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The Truth About Missions is That It's a Long, Hard Slog

The Truth About Missions is That It's a Long, Hard Slog

“I don't know, Jen, are we even ‘doing’ anything there?  Or is it just a thing to…feel like we are doing something?”  My dear friend emailed me those words last week.  Our two families have been going each week to the apartment of a newly arrived Somalian refugee family.  We drive across town every Sunday afternoon with cookies and board games and we pile into their teeny apartment living room and spend an awkward hour attempting to bring levity to their otherwise very difficult lives.  It’s been about six weeks and she’s right, it doesn’t feel like we’re getting much done. 

 
 

Her question points to a deep truth, which is felt acutely amongst missionaries overseas: missions is a long, hard slog.  But this reality is rarely discussed here at home.  

Here in North America we have energizing missions conferences and provocative books that prompt us to consider going.  Many of these conferences and books do, in fact, send us packing for God’s glory and the joy of all people.  My husband and I love these conferences and books.  We need leaders who consistently point us back to God’s global purpose and our role in it.  Without their enthusiasm and convicting messages we slide into self-absorbed monotony.  

But here’s what every missionary experiences about six months into his or her stint overseas: a sinking feeling of, “Oh my goodness.  What have I gotten my family into over here?  This people group is not receiving us.  They cannot understand me.  I cannot understand them.  I am exhausted.  This is not what I signed up for.”  Like my friend, they ask, “Are we even doing anything here?” 

In my 17 years as a missionary, I have been to retreats and heard women in Japan cry out to God for mercy in the hard soil to which He has called them.  I have gathered in small groups and seen the anguish on the faces of women in Tibet whose children are paying a very high price for what they perceive to be little or no payoff.  I have shared coffee with women in Europe who wonder if they’ve dedicated their lives in vain to the people in their host countries.  They each ask, "Are we even doing anything here?"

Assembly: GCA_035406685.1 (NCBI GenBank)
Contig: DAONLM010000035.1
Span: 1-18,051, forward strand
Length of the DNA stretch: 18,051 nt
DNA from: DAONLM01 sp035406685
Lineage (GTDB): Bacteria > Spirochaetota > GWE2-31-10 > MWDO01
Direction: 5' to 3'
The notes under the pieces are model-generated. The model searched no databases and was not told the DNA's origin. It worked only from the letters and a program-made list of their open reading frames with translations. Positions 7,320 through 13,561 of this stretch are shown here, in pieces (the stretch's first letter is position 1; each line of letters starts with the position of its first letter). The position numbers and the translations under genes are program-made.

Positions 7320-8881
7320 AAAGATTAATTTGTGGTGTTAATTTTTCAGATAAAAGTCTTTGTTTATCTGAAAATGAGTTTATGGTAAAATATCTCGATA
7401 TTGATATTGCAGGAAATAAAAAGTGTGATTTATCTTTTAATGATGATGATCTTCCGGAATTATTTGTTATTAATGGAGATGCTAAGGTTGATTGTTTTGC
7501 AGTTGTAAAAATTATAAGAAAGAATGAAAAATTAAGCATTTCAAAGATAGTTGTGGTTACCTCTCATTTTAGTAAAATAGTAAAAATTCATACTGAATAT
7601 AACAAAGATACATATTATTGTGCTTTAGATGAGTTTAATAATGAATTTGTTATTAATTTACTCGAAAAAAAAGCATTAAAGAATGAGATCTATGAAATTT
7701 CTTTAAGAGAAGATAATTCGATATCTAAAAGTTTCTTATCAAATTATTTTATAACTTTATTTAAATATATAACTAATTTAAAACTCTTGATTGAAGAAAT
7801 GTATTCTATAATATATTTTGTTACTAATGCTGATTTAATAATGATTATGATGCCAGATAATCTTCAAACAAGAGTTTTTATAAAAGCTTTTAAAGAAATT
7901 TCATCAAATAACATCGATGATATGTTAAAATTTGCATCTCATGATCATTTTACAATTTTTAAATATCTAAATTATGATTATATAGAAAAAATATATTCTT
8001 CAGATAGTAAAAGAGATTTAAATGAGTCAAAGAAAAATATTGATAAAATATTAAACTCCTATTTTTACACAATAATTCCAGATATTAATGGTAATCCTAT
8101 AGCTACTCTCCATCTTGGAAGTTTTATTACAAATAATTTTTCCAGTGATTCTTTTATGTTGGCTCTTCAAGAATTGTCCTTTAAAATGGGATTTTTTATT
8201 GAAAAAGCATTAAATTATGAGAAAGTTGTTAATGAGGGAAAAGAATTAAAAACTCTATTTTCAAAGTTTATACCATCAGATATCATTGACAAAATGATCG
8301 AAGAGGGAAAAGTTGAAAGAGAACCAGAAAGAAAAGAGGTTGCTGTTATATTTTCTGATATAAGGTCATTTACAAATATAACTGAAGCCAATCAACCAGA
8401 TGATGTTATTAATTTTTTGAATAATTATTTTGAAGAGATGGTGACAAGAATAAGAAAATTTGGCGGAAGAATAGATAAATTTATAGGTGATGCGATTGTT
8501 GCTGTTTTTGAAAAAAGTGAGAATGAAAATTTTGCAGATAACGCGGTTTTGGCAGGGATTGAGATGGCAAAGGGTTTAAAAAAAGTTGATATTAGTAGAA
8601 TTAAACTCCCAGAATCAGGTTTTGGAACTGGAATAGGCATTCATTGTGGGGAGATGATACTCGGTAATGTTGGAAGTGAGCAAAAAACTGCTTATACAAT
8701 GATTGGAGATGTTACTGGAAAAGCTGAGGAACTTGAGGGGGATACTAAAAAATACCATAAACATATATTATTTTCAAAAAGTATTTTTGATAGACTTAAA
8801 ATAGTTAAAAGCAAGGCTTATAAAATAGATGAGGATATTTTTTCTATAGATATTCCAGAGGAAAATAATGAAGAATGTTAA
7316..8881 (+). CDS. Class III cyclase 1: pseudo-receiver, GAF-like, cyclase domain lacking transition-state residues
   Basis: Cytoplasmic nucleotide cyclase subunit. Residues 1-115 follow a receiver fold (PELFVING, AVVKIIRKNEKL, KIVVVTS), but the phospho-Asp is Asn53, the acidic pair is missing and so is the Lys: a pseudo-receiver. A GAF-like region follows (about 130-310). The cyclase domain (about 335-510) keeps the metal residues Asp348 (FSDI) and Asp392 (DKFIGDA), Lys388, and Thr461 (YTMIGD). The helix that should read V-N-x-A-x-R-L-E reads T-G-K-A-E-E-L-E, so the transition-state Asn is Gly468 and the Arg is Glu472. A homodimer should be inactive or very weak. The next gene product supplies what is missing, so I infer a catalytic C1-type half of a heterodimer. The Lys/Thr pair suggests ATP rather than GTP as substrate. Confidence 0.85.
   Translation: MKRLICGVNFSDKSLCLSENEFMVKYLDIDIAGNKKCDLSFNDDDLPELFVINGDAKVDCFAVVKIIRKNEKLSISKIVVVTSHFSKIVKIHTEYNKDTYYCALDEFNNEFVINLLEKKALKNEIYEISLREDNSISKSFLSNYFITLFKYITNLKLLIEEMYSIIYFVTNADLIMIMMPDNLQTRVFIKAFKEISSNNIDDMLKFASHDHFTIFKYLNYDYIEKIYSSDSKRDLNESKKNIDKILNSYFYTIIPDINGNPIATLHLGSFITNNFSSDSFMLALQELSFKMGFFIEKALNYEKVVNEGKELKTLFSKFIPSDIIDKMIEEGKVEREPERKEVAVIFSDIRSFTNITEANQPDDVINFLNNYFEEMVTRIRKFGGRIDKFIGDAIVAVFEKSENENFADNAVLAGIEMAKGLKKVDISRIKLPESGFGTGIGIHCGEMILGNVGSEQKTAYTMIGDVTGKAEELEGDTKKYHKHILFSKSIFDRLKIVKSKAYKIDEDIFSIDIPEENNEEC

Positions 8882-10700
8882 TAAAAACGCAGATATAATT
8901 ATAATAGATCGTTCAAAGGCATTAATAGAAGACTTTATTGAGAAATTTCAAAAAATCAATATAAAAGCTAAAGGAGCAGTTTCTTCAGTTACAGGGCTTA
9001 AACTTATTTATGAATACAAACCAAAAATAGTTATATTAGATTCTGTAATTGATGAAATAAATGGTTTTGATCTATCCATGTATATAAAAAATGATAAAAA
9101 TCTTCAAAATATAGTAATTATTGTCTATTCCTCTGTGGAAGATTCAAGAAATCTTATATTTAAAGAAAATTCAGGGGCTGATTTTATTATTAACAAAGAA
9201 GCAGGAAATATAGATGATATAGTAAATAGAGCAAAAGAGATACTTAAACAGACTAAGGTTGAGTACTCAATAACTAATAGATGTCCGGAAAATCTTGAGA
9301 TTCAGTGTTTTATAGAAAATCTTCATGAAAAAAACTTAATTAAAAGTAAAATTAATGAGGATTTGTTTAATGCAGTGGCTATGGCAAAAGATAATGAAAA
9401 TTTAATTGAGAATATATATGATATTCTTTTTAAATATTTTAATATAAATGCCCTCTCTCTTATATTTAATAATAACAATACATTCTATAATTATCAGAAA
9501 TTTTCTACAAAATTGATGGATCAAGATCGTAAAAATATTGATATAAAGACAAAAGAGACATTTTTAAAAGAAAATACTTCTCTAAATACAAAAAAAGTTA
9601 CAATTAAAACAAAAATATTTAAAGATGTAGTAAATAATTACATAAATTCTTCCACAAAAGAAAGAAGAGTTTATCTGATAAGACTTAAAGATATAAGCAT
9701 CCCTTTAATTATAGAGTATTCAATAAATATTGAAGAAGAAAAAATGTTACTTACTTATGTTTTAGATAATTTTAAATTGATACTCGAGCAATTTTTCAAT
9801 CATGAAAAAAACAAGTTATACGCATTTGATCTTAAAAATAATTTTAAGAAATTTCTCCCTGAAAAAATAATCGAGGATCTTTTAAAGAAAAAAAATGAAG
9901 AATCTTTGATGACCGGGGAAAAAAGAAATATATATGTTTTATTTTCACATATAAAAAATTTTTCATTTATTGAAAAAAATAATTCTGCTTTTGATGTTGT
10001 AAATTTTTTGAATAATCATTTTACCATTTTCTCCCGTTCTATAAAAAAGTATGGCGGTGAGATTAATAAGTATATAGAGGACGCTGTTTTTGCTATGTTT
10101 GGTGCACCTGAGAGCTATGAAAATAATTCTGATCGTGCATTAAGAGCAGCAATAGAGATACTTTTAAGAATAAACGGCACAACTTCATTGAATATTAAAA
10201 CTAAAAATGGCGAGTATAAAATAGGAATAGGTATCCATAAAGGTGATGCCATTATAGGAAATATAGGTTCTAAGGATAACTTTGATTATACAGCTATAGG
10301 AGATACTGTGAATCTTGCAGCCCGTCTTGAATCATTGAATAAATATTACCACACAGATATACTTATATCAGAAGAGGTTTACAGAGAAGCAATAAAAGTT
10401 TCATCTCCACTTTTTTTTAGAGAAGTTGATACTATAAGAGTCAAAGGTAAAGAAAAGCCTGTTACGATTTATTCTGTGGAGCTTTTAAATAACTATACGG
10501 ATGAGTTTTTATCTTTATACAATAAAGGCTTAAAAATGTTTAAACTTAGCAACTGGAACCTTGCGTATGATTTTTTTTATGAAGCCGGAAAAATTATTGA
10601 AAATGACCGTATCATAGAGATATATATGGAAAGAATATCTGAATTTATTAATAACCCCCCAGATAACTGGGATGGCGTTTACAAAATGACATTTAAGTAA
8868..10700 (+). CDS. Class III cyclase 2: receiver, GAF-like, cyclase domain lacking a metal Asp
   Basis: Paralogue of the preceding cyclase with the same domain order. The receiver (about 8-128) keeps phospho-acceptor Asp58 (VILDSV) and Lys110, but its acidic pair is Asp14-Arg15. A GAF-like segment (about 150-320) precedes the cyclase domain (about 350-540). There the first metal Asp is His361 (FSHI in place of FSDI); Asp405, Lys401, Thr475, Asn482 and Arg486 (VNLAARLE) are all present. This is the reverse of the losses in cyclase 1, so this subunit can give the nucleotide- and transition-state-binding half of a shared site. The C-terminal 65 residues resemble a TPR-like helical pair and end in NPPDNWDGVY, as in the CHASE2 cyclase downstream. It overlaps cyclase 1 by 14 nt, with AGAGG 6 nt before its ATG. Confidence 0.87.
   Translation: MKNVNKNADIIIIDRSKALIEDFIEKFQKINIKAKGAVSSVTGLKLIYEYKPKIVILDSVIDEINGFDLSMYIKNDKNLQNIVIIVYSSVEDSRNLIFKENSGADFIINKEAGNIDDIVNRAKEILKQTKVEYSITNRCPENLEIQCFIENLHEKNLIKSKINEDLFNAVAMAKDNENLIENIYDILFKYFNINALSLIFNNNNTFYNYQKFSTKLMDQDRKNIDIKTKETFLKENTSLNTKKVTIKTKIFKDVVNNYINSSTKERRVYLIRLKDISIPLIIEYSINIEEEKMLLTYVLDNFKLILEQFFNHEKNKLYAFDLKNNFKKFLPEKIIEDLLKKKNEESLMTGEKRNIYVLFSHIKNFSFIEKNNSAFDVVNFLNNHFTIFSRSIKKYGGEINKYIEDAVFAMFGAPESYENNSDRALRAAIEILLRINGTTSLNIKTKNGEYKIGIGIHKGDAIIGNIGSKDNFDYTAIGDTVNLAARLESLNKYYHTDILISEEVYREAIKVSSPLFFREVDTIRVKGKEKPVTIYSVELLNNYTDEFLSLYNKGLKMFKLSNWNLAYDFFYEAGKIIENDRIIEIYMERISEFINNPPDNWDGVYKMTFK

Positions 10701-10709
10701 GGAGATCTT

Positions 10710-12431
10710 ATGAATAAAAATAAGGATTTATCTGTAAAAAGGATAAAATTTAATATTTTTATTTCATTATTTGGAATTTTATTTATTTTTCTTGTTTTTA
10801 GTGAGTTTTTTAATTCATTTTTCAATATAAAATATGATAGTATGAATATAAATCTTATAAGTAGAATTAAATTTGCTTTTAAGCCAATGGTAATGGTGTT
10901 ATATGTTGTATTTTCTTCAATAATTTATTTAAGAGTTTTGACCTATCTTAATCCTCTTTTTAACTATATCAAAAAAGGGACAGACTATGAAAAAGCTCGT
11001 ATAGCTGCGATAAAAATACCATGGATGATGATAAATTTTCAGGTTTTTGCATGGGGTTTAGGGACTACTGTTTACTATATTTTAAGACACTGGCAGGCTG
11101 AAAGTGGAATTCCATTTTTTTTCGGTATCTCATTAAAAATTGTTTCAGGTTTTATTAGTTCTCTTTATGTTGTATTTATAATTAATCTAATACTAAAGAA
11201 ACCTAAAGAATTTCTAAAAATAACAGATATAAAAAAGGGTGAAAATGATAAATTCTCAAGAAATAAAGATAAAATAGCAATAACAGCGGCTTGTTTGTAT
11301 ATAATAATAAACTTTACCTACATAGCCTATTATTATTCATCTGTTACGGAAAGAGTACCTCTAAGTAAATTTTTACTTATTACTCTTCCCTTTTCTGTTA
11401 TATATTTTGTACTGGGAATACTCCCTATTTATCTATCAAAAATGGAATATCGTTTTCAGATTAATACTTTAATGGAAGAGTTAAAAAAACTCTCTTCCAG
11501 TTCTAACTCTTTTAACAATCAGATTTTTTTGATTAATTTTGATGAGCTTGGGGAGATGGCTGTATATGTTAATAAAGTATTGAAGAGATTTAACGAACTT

Two years ago when our mission agency had a Europe-wide conference, hundreds of church planters from across the continent (which has a total Evangelical Christian population of only 2.7%) gathered for refreshment and training.  As various regional leaders stood before the crowd to share updates, they literally repeated one another over and over, “Missions is a long, hard slog.”  We had been in one of the world’s most atheist nations for over a year and we couldn’t have agreed more ourselves. 

At missions conferences, on the field, and even here at home, we who are in Christ need to remind each other that while we are called to be faithful, it’s up to the Lord to produce the fruit.  

With all authority in heaven and earth, Jesus asked us to go and tell all nations about Him in Matthew 28:16-20.  He asks us to be faithful and He promises to be there (v. 20).  In Acts 1:7-8 He promises to provide us with His power through the Holy Spirit as we go out into every neighborhood here at home and abroad.  As we go, He goes.  We carry Christ in us into every context whether it’s here in the United States or overseas.  Not only does He promise to be with us and to provide the necessary power, but He promises that our efforts will not be in vain.  Revelation 5:9 tells that people will indeed believe from every tribe, tongue, and nation.  There will be fruit, produced by the Lord Himself, through our faithfulness.  

God’s redeemed people are God’s means for redeeming people. 

I’m looking forward to sharing a cup of coffee with my friend this week and telling her that I completely understand her apprehension—I feel it too.  But, yes, I believe we are really doing something there.  Because when we walk into that apartment, so does Christ in us.  Though our attempts at connecting with our Somalian friends are feeble at best, Christ in us is present.  Jesus fills their apartment at least once a week.  As we obey Him and sit with them on the very rug from which they pray to Allah, Jesus asks us to trust Him that His power is present and He will bear fruit according to His will. 

The truth about missions is that it’s a long, hard slog.  More often than not, I think missionaries feel ineffective.  Crossing cultures in Jesus’ name is downright painful.  But we are God’s means for His ends and we must step out in faith, trusting His presence and His power, and that He will bear His fruit in His time. 

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